South Arkansas murder mystery has gone unsolved for over sixty-eight years
(From the Encyclopedia of Arkansas...)
John Thurman McCool, a prominent businessman from Pine Bluff was rebuilding his life after serving a prison sentence for forging state treasury warrants when he was shot to death outside Sheridan in 1962.
The mystery surrounding the killing and the strange circumstances of his life in the six years prior to it made the murder a subject of rumors of a mob killing, of revenge, and of silencing a man who knew too much, although no evidence of any of those motives ever emerged.
McCool was forty-eight years old when a rabbit hunter discovered his frozen body slumped over the steering wheel of a 1960 Pontiac at the Hardin Cemetery east of Sheridan on January 11, 1962.
The mysteries had begun five and a half years before his murder, on August 21, 1956, when state officials reported that someone had forged three state warrants totaling $85,073.80 for payments to McCool’s company, the Office Supply and Equipment Co. of Pine Bluff.
The money was deposited in the company’s account at Simmons National Bank in Pine Bluff, and McCool immediately withdrew $3,750 in cash and gave payroll checks to his employees with instructions to cash them immediately.
The checks bounced.
A bookkeeper in the state treasurer’s office spotted the forgeries after finding discrepancies in account numbers. Blank warrants had been stolen from the state auditor’s office, and the auditor’s signature had been photographed and forged on the stolen state warrants.
McCool, who frequently did business with state government agencies, had been in the auditor’s office inquiring about procedures for processing warrants and had asked for blank warrants but was denied them. He told the employees there that he was doing an undercover investigation for the Arkansas State Police. No voucher supported any of the warrants.
An article about the forgeries and an investigation by state, federal, and Jefferson County officials appeared on the front page of the Arkansas Gazette the next day, August 22. The article reported that McCool could not be reached for comment; his wife, Hermine Maas McCool, said that he had left that morning on a business trip to southeastern Arkansas and had not returned.
Late that evening, before the article was published, a soaking wet and bleeding McCool stumbled into his home in Pine Bluff and collapsed. He had been beaten severely and had been shot in the left arm.
People had seen him during the afternoon at a small lake south of Pine Bluff that was popular with swimmers and fishermen. He was admitted that night to a Pine Bluff hospital. He refused to speak to any law enforcement officers about his injuries or the forgeries.
The investigation of the shooting and beating was abandoned, but he was charged with three counts of forgery and uttering (forgery is creating a forged document, while uttering is using a forged document with the intent to defraud).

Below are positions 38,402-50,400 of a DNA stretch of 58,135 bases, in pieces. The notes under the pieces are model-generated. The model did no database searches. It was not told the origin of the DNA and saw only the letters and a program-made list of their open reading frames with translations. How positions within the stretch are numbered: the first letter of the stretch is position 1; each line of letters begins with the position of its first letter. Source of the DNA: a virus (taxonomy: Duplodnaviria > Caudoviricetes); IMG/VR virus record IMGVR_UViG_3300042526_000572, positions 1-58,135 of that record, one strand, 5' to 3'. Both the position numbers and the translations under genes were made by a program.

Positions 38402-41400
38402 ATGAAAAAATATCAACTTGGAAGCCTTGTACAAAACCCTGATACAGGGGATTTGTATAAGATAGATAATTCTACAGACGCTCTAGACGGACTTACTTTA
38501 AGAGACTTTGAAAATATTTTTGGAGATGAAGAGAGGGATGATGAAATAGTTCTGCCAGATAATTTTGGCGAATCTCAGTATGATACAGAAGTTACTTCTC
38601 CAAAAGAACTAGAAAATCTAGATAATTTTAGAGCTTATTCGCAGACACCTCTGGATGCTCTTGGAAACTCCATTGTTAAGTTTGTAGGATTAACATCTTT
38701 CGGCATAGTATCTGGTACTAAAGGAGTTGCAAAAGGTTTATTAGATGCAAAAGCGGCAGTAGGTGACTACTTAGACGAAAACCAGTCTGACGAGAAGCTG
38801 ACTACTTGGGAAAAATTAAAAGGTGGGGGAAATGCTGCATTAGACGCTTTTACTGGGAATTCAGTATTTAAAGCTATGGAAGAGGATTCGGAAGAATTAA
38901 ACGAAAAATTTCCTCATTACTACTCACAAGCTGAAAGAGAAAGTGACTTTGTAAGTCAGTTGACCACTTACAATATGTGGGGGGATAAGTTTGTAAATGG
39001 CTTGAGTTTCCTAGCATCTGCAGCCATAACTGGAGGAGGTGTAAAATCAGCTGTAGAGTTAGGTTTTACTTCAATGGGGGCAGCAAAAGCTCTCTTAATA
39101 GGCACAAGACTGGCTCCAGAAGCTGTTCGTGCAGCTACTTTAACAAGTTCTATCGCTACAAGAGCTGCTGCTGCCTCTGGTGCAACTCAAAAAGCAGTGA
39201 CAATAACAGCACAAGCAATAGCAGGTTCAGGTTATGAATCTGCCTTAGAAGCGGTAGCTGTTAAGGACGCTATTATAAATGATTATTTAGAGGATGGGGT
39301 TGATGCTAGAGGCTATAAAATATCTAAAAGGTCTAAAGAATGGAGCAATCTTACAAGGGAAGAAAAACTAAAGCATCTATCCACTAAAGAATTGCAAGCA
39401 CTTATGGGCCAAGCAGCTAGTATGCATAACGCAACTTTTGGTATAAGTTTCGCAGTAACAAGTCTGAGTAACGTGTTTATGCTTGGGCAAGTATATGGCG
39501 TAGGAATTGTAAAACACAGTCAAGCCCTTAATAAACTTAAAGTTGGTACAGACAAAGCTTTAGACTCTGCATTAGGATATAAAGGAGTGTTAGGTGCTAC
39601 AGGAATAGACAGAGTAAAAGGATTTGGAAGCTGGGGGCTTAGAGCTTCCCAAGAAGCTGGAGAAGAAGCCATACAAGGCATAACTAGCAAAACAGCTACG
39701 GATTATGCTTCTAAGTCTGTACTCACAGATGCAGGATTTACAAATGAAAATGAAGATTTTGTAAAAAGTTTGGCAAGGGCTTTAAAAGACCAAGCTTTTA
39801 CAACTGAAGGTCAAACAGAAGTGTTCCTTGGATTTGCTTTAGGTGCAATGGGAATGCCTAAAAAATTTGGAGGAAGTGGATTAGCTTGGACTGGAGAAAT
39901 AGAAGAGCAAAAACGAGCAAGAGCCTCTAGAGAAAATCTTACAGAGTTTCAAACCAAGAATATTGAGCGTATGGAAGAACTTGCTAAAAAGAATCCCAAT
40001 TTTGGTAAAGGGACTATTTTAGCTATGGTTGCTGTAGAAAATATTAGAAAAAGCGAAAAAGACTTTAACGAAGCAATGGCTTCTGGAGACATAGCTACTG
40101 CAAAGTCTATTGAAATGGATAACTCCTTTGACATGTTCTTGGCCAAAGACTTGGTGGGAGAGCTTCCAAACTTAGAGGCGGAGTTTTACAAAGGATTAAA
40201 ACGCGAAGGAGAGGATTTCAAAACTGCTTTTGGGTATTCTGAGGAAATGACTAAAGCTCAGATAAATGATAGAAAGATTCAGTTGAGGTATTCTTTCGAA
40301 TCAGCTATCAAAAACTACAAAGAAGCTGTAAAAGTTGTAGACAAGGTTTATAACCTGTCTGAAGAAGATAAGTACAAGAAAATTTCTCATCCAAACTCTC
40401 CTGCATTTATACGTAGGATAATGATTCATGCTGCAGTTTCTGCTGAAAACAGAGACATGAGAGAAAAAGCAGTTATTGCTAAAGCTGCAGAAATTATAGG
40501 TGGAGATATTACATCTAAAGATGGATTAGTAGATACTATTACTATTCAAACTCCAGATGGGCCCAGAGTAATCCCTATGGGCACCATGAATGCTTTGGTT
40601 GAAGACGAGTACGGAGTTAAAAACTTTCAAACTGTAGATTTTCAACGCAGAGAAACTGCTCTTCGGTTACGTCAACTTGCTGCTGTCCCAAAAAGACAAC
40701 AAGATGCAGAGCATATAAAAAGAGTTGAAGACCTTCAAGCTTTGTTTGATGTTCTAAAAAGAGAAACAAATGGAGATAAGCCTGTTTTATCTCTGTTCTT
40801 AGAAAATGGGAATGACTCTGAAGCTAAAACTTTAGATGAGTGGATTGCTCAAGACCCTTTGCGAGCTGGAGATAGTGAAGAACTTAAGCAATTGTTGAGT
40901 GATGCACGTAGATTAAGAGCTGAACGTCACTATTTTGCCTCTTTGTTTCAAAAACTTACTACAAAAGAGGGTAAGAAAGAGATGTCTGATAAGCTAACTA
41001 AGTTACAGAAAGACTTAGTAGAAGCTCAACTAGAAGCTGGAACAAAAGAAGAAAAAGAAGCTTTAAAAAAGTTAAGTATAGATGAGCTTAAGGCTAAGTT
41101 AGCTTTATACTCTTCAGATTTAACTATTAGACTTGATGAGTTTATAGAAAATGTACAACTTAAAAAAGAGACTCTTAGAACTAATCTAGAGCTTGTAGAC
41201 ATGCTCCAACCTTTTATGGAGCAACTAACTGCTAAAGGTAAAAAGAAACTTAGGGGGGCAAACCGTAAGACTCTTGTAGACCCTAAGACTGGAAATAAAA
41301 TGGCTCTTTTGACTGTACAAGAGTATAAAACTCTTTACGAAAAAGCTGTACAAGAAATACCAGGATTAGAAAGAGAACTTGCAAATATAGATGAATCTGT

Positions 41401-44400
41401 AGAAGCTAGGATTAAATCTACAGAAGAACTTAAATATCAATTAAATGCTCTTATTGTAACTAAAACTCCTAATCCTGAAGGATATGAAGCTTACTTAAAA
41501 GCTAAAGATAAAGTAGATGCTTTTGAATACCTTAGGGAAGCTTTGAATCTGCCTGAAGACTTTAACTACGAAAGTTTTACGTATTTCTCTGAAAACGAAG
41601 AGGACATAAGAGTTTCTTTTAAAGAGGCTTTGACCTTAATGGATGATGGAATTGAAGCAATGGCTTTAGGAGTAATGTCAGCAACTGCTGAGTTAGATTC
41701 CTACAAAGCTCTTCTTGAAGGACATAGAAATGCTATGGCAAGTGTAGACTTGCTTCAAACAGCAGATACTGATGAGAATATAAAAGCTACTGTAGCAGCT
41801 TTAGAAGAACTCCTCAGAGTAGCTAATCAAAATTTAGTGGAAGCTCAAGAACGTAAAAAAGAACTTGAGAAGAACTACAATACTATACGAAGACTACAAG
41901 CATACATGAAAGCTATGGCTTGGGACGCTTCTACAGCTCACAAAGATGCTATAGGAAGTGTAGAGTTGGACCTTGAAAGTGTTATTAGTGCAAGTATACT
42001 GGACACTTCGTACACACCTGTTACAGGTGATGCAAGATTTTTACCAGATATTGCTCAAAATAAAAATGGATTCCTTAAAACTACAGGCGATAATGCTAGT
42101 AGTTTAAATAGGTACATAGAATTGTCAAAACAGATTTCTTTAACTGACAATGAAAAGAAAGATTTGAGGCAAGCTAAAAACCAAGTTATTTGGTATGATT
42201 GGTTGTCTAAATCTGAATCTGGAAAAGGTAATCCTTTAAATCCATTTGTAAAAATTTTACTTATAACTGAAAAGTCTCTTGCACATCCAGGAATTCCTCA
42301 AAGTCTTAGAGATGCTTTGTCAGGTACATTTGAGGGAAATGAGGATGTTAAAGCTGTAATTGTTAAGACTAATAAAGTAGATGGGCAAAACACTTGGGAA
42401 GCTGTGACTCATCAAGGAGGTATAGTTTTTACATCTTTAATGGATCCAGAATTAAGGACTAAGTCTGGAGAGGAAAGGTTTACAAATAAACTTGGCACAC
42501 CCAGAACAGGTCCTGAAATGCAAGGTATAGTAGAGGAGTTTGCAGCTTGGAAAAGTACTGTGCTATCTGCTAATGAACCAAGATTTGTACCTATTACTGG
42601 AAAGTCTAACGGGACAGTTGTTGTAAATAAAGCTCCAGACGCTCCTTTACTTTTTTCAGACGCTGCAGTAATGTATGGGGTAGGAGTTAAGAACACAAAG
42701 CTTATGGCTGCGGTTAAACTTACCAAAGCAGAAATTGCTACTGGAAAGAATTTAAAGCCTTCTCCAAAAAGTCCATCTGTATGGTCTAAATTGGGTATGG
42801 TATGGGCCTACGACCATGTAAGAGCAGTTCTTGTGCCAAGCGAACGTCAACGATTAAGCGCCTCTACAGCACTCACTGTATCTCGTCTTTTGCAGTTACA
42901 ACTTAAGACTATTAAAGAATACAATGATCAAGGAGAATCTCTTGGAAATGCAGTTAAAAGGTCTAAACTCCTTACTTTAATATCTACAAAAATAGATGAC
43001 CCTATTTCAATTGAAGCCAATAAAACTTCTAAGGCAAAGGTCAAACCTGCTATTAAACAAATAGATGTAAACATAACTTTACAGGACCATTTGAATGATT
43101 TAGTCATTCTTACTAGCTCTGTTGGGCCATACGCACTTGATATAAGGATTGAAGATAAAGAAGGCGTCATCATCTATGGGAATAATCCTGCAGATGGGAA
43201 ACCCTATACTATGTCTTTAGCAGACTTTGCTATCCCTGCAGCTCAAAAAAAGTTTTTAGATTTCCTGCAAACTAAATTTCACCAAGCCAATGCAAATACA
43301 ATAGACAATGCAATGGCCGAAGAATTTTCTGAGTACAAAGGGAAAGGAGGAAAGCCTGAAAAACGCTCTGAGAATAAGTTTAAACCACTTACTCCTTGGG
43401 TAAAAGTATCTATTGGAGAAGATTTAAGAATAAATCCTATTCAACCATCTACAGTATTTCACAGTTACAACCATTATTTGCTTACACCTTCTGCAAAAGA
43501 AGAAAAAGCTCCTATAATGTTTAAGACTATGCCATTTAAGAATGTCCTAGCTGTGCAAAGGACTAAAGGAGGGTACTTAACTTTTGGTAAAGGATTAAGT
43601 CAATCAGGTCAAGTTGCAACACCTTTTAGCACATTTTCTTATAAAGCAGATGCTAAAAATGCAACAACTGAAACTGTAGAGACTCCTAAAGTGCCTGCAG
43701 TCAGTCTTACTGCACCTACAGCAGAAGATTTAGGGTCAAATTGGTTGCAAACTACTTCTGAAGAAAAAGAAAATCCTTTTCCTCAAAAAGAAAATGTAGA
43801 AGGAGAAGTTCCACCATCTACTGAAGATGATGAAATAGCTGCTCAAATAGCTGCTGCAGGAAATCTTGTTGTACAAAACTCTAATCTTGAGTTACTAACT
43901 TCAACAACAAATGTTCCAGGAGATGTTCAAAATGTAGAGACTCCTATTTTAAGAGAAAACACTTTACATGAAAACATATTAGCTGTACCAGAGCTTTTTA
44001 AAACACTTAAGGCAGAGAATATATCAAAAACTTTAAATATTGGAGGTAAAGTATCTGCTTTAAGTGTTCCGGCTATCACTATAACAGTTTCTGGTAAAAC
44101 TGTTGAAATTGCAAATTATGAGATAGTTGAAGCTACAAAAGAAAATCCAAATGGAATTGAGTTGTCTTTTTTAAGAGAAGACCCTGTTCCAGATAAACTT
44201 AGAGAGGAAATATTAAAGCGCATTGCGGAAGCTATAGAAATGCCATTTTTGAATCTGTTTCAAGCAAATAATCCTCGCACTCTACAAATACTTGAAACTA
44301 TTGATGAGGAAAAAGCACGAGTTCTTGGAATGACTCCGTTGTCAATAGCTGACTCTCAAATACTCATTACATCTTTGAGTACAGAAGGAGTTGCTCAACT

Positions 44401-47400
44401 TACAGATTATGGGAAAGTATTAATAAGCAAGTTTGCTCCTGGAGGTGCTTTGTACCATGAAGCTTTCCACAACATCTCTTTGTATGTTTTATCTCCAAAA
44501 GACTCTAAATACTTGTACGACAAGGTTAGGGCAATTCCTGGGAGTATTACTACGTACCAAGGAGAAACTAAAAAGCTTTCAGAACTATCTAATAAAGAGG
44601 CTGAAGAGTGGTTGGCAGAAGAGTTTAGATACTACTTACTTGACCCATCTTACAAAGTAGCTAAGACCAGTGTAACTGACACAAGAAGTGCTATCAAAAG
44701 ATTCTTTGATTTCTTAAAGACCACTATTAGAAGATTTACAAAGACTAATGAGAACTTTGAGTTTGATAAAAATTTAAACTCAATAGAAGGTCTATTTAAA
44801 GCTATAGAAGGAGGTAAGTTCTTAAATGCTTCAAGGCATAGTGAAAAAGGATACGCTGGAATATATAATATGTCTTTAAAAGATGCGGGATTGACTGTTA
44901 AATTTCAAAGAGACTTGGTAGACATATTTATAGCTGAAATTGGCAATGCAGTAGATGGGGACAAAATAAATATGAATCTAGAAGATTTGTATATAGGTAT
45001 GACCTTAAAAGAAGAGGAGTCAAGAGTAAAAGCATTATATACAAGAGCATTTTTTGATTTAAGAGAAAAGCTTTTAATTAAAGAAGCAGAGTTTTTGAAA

In October, he pleaded guilty to all three counts and was sentenced to five years in prison. His friend and attorney, Reggie A. Eilbott of Pine Bluff, spoke to the court about McCool’s combat record as a naval officer in World War II (five battle stars), his good deeds in the community, his family (three children, one eight months old), and the lack of any effort to hide his guilt.
McCool was paroled from prison in August 1958, and Governor Orval E. Faubus pardoned him in 1960. He rebuilt his business and became a partner in an office supply store and a printing company at Pine Bluff.
On the evening of January 8, 1962, McCool’s wife and a business partner reported him missing. He was supposed to visit customers in Sheridan and England that day and had missed both appointments. A heavy snow fell that night, and the search began the next day. His car and bullet-riddled body were found in deep snow at the cemetery two days later. He had been shot in the chest seven times with a .45-caliber pistol by someone sitting in the car with him. The snow around the car was undisturbed.
The investigation riveted the state for weeks. Lawmen and prosecutors said little about the case except for speculation that he might have been carrying a large sum of money, but the next week they hinted that they were close to a breakthrough in the case that might have “out-of-state implications.” Two Pine Bluff men passed lie-detector tests, the investigators fell silent, and the controversy gradually dissolved except for occasional newspaper articles resurrecting the mystery.
The case moved instead into the civil courts with disputes among creditors about who was entitled to what was left of McCool’s estate. The Internal Revenue Service received all but $2,000 of it for delinquent taxes.
Scores of business machines, many of which had been ordered two years earlier by Arkansas AM&N College under a blank contract with McCool signed by the college president, were missing from McCool’s company. He had never delivered the machines.
McCool is buried in Graceland Cemetery in Pine Bluff.